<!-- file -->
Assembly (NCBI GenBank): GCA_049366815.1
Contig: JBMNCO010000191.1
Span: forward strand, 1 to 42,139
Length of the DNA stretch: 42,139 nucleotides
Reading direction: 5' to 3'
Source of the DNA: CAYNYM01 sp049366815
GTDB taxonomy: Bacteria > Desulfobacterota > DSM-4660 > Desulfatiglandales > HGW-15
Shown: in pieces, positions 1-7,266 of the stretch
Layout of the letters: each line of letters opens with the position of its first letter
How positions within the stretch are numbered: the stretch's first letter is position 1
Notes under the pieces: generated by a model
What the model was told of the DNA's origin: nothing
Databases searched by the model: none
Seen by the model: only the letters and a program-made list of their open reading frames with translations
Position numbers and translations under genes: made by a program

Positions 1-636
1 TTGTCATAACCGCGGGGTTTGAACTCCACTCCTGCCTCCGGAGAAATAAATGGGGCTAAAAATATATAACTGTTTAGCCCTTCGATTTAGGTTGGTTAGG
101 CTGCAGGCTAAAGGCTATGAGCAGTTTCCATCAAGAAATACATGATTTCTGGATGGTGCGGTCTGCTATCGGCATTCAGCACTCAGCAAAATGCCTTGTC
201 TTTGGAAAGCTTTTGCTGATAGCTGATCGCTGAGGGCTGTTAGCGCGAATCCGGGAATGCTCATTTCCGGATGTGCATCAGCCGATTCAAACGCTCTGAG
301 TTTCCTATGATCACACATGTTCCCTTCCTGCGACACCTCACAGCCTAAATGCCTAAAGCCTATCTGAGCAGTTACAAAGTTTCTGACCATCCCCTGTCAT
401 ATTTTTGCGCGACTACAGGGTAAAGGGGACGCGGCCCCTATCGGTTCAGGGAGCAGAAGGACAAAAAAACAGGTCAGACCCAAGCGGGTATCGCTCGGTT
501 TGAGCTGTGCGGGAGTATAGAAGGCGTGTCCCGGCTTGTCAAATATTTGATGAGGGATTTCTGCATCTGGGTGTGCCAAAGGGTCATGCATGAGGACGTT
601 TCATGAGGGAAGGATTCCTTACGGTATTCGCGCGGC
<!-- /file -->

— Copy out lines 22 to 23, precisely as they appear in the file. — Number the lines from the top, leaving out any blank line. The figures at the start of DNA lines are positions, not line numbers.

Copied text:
501 TGAGCTGTGCGGGAGTATAGAAGGCGTGTCCCGGCTTGTCAAATATTTGATGAGGGATTTCTGCATCTGGGTGTGCCAAAGGGTCATGCATGAGGACGTT
601 TCATGAGGGAAGGATTCCTTACGGTATTCGCGCGGC